Some women have dense breast tissue, known as fibrocystic breasts, that may become tender and feel like multiple small hard nodules in one or both breasts. Women with this condition may experience increased tenderness and lumpiness before menstruation.

Fibrocystic breasts are thought to be caused by hormone fluctuations. While you can feel the dense uneven tissue during your breast self-exam, only a mammogram can diagnose the condition.

Whereas plugged ducts are usually one or two hard, well-defined lumps, fibrocystic breast tissue is lumpy all over, especially in the outer and upper parts of the breast.

Fibrocystic breasts are quite common in younger women, and the American College of Obstetricians and Gynecologists (ACOG) notes that nearly half of women 40 and older have fibrocystic breasts.

This benign breast condition is not associated with pregnancy or breastfeeding, and it should not affect your breastfeeding experience. Because fibrocystic breast tissue can mimic or mask the signs of breast cancer, however, your doctor will want to see you regularly for screenings.


Lipomas are non-cancerous, fatty masses that grow slowly just under the skin. They are often soft and doughy, easily moveable, and most are painless unless they compress a nerve. Lipomas can appear in breast tissue and on other parts of your body including your neck, shoulders, arms, and thighs.

Although the cause of lipomas is unknown, this condition is hereditary (e.g. members of the same family have a higher chance of developing it). Treatment is usually not necessary for lipomas unless they cause pain or discomfort.

While harmless, lipomas can resemble a rare type of cancer called liposarcoma. See your doctor if you notice any type of lump in your breast to have it checked out.


A hematoma is a collection of blood that pools under the skin in an area outside of the blood vessels. Hematomas are nearly always the result of bleeding caused by trauma or breast surgery

Hematomas usually develop in 7 to 10 days after surgery, and they can be small or large. You may feel a swollen spot that is fluid-filled. The surrounding area is often painful, and it may also be red or swollen. If the blood is close to the skin, the area may look discolored or bruised.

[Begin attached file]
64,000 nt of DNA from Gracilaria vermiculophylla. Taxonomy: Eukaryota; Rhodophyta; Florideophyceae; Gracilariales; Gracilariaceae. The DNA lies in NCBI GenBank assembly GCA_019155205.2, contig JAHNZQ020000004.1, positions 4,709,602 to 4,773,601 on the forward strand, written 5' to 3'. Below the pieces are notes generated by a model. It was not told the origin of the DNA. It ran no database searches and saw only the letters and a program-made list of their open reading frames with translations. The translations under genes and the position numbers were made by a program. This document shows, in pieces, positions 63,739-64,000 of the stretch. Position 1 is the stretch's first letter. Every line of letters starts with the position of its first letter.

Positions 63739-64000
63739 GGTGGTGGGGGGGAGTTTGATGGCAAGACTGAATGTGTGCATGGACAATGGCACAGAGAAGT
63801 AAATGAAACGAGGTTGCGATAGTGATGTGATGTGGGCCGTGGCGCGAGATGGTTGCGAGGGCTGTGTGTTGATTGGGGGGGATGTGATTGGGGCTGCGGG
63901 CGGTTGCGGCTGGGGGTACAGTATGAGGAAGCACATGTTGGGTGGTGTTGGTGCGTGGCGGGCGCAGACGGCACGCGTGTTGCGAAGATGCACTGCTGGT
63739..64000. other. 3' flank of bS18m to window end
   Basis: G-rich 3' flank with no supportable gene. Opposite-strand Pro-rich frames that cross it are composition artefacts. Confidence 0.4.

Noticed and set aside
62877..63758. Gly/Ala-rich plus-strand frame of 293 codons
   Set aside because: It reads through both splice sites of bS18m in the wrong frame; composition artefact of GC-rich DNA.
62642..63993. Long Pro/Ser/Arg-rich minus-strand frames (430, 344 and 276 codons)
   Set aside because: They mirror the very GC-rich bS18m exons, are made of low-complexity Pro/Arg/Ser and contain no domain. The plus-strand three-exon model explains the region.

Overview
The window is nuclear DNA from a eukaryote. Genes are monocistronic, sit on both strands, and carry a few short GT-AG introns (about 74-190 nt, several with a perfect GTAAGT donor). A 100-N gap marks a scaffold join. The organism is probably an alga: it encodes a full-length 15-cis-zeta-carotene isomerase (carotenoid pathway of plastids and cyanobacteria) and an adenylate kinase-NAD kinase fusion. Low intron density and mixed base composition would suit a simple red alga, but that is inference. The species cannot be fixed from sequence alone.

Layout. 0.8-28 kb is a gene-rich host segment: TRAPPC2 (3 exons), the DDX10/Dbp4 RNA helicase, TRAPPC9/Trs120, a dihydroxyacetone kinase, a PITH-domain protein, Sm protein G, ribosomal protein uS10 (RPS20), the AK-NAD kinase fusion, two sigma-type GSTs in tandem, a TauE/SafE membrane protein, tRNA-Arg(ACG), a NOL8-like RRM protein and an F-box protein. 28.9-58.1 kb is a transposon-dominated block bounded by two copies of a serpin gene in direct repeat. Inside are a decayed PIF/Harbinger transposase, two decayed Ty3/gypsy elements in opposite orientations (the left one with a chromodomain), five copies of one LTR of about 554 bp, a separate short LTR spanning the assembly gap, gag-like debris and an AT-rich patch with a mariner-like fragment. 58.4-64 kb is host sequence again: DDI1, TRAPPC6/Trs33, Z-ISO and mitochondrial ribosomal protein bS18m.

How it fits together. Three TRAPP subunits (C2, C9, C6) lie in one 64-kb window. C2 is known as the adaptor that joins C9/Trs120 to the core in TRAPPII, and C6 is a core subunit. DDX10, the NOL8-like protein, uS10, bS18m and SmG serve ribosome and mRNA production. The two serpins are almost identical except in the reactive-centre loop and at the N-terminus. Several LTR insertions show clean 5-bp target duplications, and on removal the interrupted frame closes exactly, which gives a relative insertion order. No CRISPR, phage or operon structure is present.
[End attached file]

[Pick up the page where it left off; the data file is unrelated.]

If you notice signs of a hematoma developing, call your doctor, as some cases may require surgical drainage.

Bruise vs. Hematoma

Bruises are caused by injured vessels and capillaries (tiny blood vessels) just under the skin. Unlike hematomas, bruises do not cause swollen lumps and are not fluid-filled. You may experience bruising during lactation if:

Slight discoloration on your breast (especially around the nipple and areola) is most likely a bruise rather than a hematoma.


According to medical experts, the most common type of tumor in breastfeeding people is a lactating adenoma. This benign tumor feels like a solid mass under the skin with definite borders, and it is easy to move.

Lactating adenomas are commonly caused by hormonal changes in pregnancy and lactation, and they account for about 70% of the breast lumps biopsied in lactating people.

Fibroadenomas are another common type of benign breast tumor. These feel like round, hard, moveable tumors under the skin and often do not require treatment (although this depends on the type of fibroadenoma). It is not uncommon for an existing fibroadenoma to grow during pregnancy and lactation and shrink afterward, possibly due to fluctuations in hormones.

Most breast lumps turn out to be nothing serious, but about 20% of lumps are malignant (cancerous). A malignant mass may appear as a hard, painless lump that does not seem to have a definite border. It may also feel as if it is attached to the surrounding breast tissue, making it difficult to move.

When dealing with cancer, early detection is very important. If you are diagnosed with breast cancer while you are breastfeeding, you and your doctor will decide on the best course of action. You may need to stop breastfeeding if your treatment includes chemotherapy and/or radiation.

Continue to do regular breast self-exams while breastfeeding to monitor your breasts for possible lumps and other changes. This practice can help catch any potential cancerous growths early.

A Word From Verywell

Most breast lumps that occur while breastfeeding are harmless and temporary. Still, it's a good idea to keep an eye on the size and texture of any lump you find, and contact your doctor or lactation consultant with any concerns.

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Verywell Family uses only high-quality sources, including peer-reviewed studies, to support the facts within our articles. Read our editorial process to learn more about how we fact-check and keep our content accurate, reliable, and trustworthy.
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Additional Reading
  • American Academy of Pediatrics. New Mother’s Guide To Breastfeeding. Bantam Books. New York.

By Donna Murray, RN, BSN
Donna Murray, RN, BSN has a Bachelor of Science in Nursing from Rutgers University and is a current member of Sigma Theta Tau, the Honor Society of Nursing.